Monday, March 14, 2011

Kilbourne Hole,

Kilbourne Hole, Aden Crater, a day off.

Still here in Las Cruces, still working 6 days a week, but the end is in sight.

Of the 6 houses, 4 of them are really close to being done, carpet going in, and the other two are getting interior paint this week.  We have a reduced number of RVers here to work, and the days and nights are warm.

This Sunday, for a few hours, I was the only RV parked here.  I was strongly tempted to just hook up and drive away, incognito, vanished.  But I didn’t, can’t.

We have a new crew now, with a couple of wing nuts in the mix, so there should be some funny stories.  The last few groups have been wonderful people, cheerfully doing what was needed, and not complaining if we had a slowdown.  They are the real thing, doing well by doing good, not swaggering around with their tool belts, not swinging their egos or personal agendas by the tail.  They were a treat to have here and a pleasure to work with and lead.

Friday, there was nothing to do, so Steve and I took off to hike in the desert.  We drove south and west into nowhere, nothing, yucca, cactus, mesquite and sand.  Not the required 40 days for total soul repair, but it helped.

Kilbourne hole is a maar, a crater more than a mile across one way, more the other, and 7 miles around. It was formed when water met magma under the surface and turned explosively into steam, blowing 50 million tons of dirt into the air. It is rimmed by black basalt, with a bit of sandstone on one end, and the bottom is all sandy and flat.  We hiked along the sandy rim for a ways, marveling at the size of it.  A fancy stunt plane was zooming around with red wing tips, too close to the ground for safety.  It would be fun to see this from a plane.  There is good rock hounding on the northern edge, but we moved on to another crater.

Aden crater is small and a more typical crater.  There is a lava flow field running south from it, called a malpais (bad land) black, foamy rocks tumbling over the desert flats, like rapids stopped in time, and the crater is all black and crusty, ridges and fissures and deep holes.  There is grass and some ocotillos growing inside, but it is a violent landscape, air pockets, wrinkles, walls of rock in a stop frame that hints of the violence that went on millions of years ago.  In the light of the earthquake in Japan, the earth’s surface seems less secure these days.  And climbing around on the rocks inside the crater made me think about Yellowstone, where many think an epic outburst lies dormant.  If it blows, they say, much of the US will be affected, perhaps the whole earth, God’s version of the nuclear winter.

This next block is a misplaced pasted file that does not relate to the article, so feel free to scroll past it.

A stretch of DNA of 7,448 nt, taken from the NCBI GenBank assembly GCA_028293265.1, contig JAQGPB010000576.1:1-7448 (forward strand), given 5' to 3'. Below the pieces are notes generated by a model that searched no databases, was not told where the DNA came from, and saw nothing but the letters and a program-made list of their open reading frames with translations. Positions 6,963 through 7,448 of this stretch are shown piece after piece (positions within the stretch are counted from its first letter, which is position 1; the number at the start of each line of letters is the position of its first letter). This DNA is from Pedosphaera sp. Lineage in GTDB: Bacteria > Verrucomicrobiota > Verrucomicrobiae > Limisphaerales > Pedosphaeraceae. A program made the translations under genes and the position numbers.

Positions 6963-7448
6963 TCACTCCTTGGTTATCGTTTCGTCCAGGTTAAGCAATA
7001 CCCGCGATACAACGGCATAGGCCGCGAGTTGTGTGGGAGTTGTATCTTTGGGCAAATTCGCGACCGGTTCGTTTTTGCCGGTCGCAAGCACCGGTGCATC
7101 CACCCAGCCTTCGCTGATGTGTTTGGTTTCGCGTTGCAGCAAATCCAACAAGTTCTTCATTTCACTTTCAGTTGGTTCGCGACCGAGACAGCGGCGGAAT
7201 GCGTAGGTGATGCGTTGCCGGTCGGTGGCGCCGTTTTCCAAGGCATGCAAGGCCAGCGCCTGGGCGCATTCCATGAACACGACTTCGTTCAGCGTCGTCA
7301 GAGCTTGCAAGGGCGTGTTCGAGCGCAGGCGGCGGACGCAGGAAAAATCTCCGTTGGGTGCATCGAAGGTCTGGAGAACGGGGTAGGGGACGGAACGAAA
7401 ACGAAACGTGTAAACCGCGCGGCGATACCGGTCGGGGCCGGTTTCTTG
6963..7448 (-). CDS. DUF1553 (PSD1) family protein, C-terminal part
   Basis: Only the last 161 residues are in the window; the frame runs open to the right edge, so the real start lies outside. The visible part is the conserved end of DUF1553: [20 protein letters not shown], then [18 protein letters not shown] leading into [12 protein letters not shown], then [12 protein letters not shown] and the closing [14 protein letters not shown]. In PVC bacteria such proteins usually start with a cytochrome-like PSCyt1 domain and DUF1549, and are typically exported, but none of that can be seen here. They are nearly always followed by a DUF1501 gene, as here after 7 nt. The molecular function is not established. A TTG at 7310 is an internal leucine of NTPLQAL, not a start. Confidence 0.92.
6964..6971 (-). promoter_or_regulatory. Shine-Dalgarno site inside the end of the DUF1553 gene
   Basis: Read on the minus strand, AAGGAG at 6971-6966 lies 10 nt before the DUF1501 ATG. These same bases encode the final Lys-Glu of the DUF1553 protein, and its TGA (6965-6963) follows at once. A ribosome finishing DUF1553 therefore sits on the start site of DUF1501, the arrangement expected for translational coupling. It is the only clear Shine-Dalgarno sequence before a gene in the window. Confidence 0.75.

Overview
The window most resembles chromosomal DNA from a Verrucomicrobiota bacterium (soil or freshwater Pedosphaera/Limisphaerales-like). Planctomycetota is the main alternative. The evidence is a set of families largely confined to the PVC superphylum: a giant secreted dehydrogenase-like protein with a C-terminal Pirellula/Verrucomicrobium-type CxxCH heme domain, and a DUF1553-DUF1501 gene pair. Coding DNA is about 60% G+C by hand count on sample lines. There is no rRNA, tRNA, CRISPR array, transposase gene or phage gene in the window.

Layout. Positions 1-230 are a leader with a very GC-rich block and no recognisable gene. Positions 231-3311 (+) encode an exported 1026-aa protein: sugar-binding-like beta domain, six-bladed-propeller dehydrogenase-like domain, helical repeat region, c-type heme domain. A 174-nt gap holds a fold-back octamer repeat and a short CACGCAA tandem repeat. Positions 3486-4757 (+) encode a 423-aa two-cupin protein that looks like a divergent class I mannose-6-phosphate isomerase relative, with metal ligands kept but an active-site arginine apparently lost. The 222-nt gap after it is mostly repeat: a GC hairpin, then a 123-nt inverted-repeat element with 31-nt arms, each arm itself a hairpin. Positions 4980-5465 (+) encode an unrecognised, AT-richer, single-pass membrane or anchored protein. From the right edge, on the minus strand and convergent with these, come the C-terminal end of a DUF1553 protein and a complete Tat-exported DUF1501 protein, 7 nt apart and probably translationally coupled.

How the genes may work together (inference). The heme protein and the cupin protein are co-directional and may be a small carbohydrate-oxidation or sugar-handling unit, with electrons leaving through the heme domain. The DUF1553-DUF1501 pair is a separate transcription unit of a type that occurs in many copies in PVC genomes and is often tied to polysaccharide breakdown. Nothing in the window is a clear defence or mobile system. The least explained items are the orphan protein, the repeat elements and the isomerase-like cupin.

We climb down into a long fissure, hoping to see a barn owl that Steve surprised when he was here before.  But we only found white droppings on the black rock, and piles of tiny bones left over.  There were several nooks and crannies that would make a good hiding place, but no owls.  Up along the rim, clambering over loose rocks, we look to the south, trying to see Kilbourne hole, but it only shows as a slight rise.  Aden crater, like others nearby, is very visible, a black raggedy crown of rock that rises above the desert floor.

It was a good trip, Darth Vader happily bumping along the dirt roads, clambering over lava, and wallowing in the sand.

One of the CAVers is a tall thin ex-trucker who is a caricature.  Big nose and ears, and full of stories and opinions, he always knows better than Steve and I how to do things, and argues.  At the orientation get-together he went on and on, doing his whole slightly sordid life story.  Not very good radar about people, one gal runs away from him on the job site.  I corrected him a bit shortly and I am now “The Warden”.  Good, maybe he won’t come stilting over in the evening, blowing smoke in my door and being mildly inappropriate.

Another nice young man had a hiking accident.  He was up a trail in the Organ Mts, slipped in loose gravel and broke his leg in 3 places.  He called 911 and then me and then his phone died.  It took the rescue team 2 hours to carry him down in a Stokes basket, and then he ended up in the ER, where we went to see him.  I picked up his dog the next morning from the EMT who kept her over night ( another angel) and I have her, a nice black lab and ? cross with nice manners and a lovely temperament.  He will have a pretty serious operation tomorrow, and then recuperate at a local friend’s house.  Then his sister will fly in from Cleveland and drive him and his RV home.  Not the mid-life adventure he was hoping for, hitting the road to rethink life after a downsizing.  Dog is good, but no temptation to replace Pepe.

Biggest news, we are going to Bosque del Apache Wildlife Refuge to volunteer from June 15 to August 15 and maybe longer.  We had signed up for several HFH builds, but our hearts are not in it right now.  I got a call from Bosque, asking if I would come based on an application two years ago!  It’s a new position, well positions actually, for them and they were glad to include Steve. The winter positions are pretty well sewed up usually, that’s when all the sand hill cranes, snow geese and other birds winter there, and scads of people come to see them.

We’ll spend May 1-June 15 doing nothing but some hiking and sight seeing and, just sitting in the desert doing nothing and listening for coyotes.  That is unless we lose it and get fired. Bad idea to take all this on by ourselves, and nothing but nitpicking from the Exec. Dir. who does little to make our jobs easier, and some to make them harder.  We are mentally and physically very tired.